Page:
Lessons in Self-Awareness: How Do I Deal With Conflict?

credit: Dotun Ogunyemi, MD, FACOG, MFM

In life; conflict is inevitable. Everyone deals with at least 4 conflicts daily. No man or woman is an island; we are all part of a group either professionally, socially or home with family. The ability to resolve conflicts amicably in our teams will determine how effective we in achieving goals, being satisfied with life, becoming successful or accomplished.

Conflict can be defined as a struggle or contest between people with opposing needs, ideas, beliefs, values, or goals, when the concerns of groups appear to be incompatible. Sources of conflict include interpersonal conflict, competition for resources and inherent diversity of people such as culture, race, gender, attitude, goals, attitudes, profession or organization. Unresolved conflicts result in wars on a large scale and in divorces on a personal level.

However conflict is good for us because it challenges our relationship and allows us to grow. These are issues that punctuate a long term relationship that if worked through can result in a stronger bond; and is a process that allows diversity to stimulate growth & improve relationships.

People respond to conflict by FIGHT or FLIGHT. We want to "get away from the conflict" or we are ready to "take on anyone who comes our way." The Thomas-Kilmann Conflict Mode Instrument (TKI) is a widely used test that describes 5 conflict styles based on 2 dimensions: 1) Assertiveness- Satisfy SELF & 2) Cooperativeness Satisfy OTHERS. The 5 styles are competing, accommodating, avoiding, collaborating, and compromising.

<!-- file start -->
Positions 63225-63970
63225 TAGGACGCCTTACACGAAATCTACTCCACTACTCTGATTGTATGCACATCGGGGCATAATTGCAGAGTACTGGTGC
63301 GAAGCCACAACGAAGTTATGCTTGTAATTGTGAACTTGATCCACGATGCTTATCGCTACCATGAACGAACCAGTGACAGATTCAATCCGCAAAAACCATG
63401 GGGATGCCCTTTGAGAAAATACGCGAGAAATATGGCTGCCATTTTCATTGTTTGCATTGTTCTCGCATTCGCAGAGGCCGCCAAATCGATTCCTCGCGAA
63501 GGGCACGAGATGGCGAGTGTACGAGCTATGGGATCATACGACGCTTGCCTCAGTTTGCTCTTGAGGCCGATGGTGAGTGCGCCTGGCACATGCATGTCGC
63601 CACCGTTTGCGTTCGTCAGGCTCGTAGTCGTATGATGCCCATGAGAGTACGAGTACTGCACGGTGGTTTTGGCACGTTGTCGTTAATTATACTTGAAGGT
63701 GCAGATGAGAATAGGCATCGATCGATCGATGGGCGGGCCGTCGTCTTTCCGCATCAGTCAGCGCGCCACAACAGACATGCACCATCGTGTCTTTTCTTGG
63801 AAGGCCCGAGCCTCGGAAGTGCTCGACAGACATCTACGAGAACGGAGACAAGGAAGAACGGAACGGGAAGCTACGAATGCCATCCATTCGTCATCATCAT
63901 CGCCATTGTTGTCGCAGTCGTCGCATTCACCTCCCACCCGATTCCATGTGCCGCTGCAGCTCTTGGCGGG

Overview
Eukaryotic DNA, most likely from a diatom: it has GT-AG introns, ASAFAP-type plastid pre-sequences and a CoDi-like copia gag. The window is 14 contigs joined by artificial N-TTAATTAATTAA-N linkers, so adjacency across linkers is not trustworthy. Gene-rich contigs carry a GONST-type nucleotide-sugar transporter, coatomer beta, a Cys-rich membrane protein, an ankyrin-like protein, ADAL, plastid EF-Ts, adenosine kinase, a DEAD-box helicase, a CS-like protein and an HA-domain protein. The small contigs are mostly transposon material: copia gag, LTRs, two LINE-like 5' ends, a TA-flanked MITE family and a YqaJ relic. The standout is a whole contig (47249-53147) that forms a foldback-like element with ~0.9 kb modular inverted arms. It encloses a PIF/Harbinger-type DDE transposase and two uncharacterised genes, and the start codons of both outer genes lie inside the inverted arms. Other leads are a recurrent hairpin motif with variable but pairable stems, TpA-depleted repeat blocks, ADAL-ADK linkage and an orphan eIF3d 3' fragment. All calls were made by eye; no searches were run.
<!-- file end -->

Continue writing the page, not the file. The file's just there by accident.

For example, competing is used when you have authority over others, if quick or unpopular decisions are required; it involves debating or arguing and standing your ground. Compromising is best if opponents of equal power must negotiate, make concessions or share to achieve common goals. Collaborating, takes significant time and energy, is beneficial for important issues or relationships such as a marriage. Accommodation yields, obeys and is selfless by satisfying others, keeping the peace or being a "saint". Avoidance withdraws and sidesteps issues; is useful in reducing tension, when you have no power, or others can resolve the conflict more effectively.

We are capable of utilizing all five styles; however everyone has one or two primary or "preferred" styles. Self awareness requires that we recognize our primary conflict style as well as the style of those we engage in conflict. Effective self & relationship management requires that we choose the most appropriate conflict style given the situation.